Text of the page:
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Is the coronavirus' ability to spread evolving...or not?

October 2020

By Jonathan Corum via NY Times

Early in the pandemic, a particular mutation in the virus that causes COVID-19 (SARS-CoV-2) caught scientists' attention. The mutation, known as D614G, makes a small change to the virus, causing a single amino acid in the spike proteins of the virus to be swapped for a different amino acid.  After the mutation arose (likely in China), it spread, and lineages carrying this mutation came to dominate many outbreaks. This left scientists wondering if the D614G mutation is an adaptation that helped the virus along as it spread around the world. Since then, every month brings a new slew of studies on the mutation, along with alarming headlines. September 2020 was no exception. The Washington Post declared about a recent D614G investigation, “Massive genetic study shows coronavirus mutating and potentially evolving amid rapid U.S. spread.” And yet, many scientists question whether D614G is anything notable.  Here, we'll briefly explain the lines of evidence and a few different evolutionary explanations for what's going on.

Where's the evolution?

First, there is no question about whether or not the new coronavirus is evolving as it spreads through human populations.  It is. New mutations are arising in the virus all the time.  Most of those are detrimental to the virus and are immediately weeded out. Furthermore, different viral strains with different genetic sequences are becoming more or less common just by chance.  That alone is evolution.  All populations evolve over time via mutation and genetic drift.  There's nothing inherently scary about that. The real question here is whether D614G has reached its high frequency through natural selection.

Mutation and genetic drift don't reliably shape the evolution of a population's traits in any particular way.  If mutation and genetic drift are solely responsible for the virus' recent evolution, then the virus likely has about the same effect on humans today as it did back in January. But if the virus is also evolving through natural selection, it could shape the pandemic in worrisome ways.

Natural selection spreads traits that enable an individual to reproduce more — that is, to get more copies of their genes into the next generation.  What sort of traits is natural selection likely to favor in a pathogen?  It is sometimes suggested that pathogens will evolve into less deadly (i.e., less virulent) forms over time because a host that dies quickly won't pass the disease on, thwarting its reproduction. But clearly, that depends on the particulars of the infection and the people infected.  Cholera, for example, spreads through water, and doesn't require one live person to come into contact with another. And Ebola can be contracted even from a dead body.  In terms of COVID-19, there is no strong evidence that the D614G mutation makes the coronavirus more or less deadly (and scientists are certainly looking for that evidence if it's out there!).  However, some evidence hints that D614G could help the virus spread more easily, and that has been the topic of much scientific debate.

So what's the evidence? There are a few relevant lines, and each comes with its own set of caveats:

  1. Viral and protein structure. The D614G mutation affects a spike protein.  The virus uses its spikes to enter cells. So it seems plausible for a change like D614G to affect transmission.  Of course, there are probably plenty of changes to the spike protein that would have no effect on transmission. But, at the very least, a mutation that affects the spike protein seems more likely to boost transmission than a mutation that affects, say, a protein deep inside the virus particle with no obvious role in infecting new cells.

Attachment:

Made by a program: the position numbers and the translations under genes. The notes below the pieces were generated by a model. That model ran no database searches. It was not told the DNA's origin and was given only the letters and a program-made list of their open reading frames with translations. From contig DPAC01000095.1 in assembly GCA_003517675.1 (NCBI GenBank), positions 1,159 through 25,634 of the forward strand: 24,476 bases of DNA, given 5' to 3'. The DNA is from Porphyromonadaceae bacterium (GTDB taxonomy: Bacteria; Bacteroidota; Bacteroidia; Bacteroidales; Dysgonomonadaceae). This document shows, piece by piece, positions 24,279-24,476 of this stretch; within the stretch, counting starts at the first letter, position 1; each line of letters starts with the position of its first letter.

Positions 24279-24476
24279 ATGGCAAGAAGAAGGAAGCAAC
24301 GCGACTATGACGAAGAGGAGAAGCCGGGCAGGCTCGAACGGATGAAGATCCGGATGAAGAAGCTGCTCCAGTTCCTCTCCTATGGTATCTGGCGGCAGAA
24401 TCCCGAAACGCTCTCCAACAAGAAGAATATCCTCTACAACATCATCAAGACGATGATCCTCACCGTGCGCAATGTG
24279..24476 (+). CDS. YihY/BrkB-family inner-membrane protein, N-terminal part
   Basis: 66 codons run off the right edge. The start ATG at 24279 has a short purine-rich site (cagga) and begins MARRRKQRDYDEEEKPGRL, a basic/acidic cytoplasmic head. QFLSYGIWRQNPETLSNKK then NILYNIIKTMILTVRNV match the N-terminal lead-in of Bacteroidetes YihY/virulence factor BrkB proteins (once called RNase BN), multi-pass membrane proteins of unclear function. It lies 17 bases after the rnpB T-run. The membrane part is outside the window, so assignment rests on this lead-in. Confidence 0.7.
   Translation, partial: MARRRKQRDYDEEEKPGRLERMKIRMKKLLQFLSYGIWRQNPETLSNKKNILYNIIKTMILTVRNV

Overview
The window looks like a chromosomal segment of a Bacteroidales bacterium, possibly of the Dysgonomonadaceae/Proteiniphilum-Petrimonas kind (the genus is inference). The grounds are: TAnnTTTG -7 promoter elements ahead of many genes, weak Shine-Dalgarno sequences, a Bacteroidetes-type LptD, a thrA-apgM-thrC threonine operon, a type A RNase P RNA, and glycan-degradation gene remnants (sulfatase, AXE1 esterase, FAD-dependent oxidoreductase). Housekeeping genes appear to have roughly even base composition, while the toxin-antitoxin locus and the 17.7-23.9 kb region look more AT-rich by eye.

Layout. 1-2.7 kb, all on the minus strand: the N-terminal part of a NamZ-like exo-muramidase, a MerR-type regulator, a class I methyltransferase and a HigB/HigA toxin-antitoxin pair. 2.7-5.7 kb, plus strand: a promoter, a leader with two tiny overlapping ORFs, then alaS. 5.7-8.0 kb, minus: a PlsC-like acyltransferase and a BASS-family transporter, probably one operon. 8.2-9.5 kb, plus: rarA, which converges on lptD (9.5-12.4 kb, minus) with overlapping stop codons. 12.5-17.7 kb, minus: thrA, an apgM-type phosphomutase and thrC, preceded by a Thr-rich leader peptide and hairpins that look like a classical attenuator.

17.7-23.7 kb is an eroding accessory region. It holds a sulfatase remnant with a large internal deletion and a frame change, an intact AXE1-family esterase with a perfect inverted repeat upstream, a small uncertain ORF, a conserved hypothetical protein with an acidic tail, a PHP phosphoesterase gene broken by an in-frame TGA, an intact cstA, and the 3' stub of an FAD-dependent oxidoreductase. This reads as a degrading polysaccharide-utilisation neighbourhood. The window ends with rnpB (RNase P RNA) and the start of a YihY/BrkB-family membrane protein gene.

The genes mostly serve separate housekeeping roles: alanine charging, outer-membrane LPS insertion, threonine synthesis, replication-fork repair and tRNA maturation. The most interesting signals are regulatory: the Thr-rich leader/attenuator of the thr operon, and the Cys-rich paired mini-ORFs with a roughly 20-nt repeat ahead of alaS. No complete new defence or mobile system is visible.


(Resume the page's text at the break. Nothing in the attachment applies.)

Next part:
2. Studying virus transmission among cells.  Cells infected with D614G viruses passed the virus on to more other cells, in comparison to cells infected with a viral strain that did not carry the mutation. So far, because of the safety precautions needed to study the coronavirus itself, these tests have used other viruses engineered to display SARS-CoV-2's cell-entry spike.  This finding is suggestive — but at the same time, it's a big leap from non-coronavirus cells in a figurative petri dish to humans infected with COVID-19 out in the world.
  3. Observing viral loads in patients. One recent study looked back at testing data from patients diagnosed with COVID-19 and found that, at the time the test was done, patients carrying the D614G virus had more copies of the virus in their nose/throat area than did patients who had a strain of the virus without the mutation. This evidence suggests a mechanism for a faster rate of spread.  Perhaps patients with a higher viral load in their noses and throats release more virus into the air when they breathe, talk, and cough, and so infect more people.  But again, this data doesn't actually show that this happens; it just suggests it's possible.
  4. Patterns of gene frequency over time. Many studies have examined how different viral strains fare in outbreaks of COVID-19. Does the D614G strain consistently spread to more people than do strains without the mutation? Several studies have found that it does.  That might sound like an open and shut case: of course, the mutation makes the virus more transmissible. But in fact, this pattern might also be observed if the mutation has no effect on the virus' ability to spread.  Here's what's going on. When a small population expands into a new habitat (or, in this case, when SARS-CoV-2 starts spreading in a new community), the population size (i.e., of the virus) increases rapidly. And in the process, it's very likely that just one or a few members of the initial population (or, in this case, early SARS-CoV-2 infections) will leave behind many more descendants than others, just by chance. This is a form of genetic drift called the founder effect. The more common one gene version or mutation is in the founding population, the more likely it will end up being prevalent later on. The D614G mutation arose early in the pandemic and was carried out of China in the first waves of spread.  It had a big advantage over other strains based on that alone.  Is its dominance now because it is actually better at spreading or just because it was in the right places at the right times? Figuring that out is challenging. Some of the studies that try to seem to have found a genuine advantage to D614G, but others have not.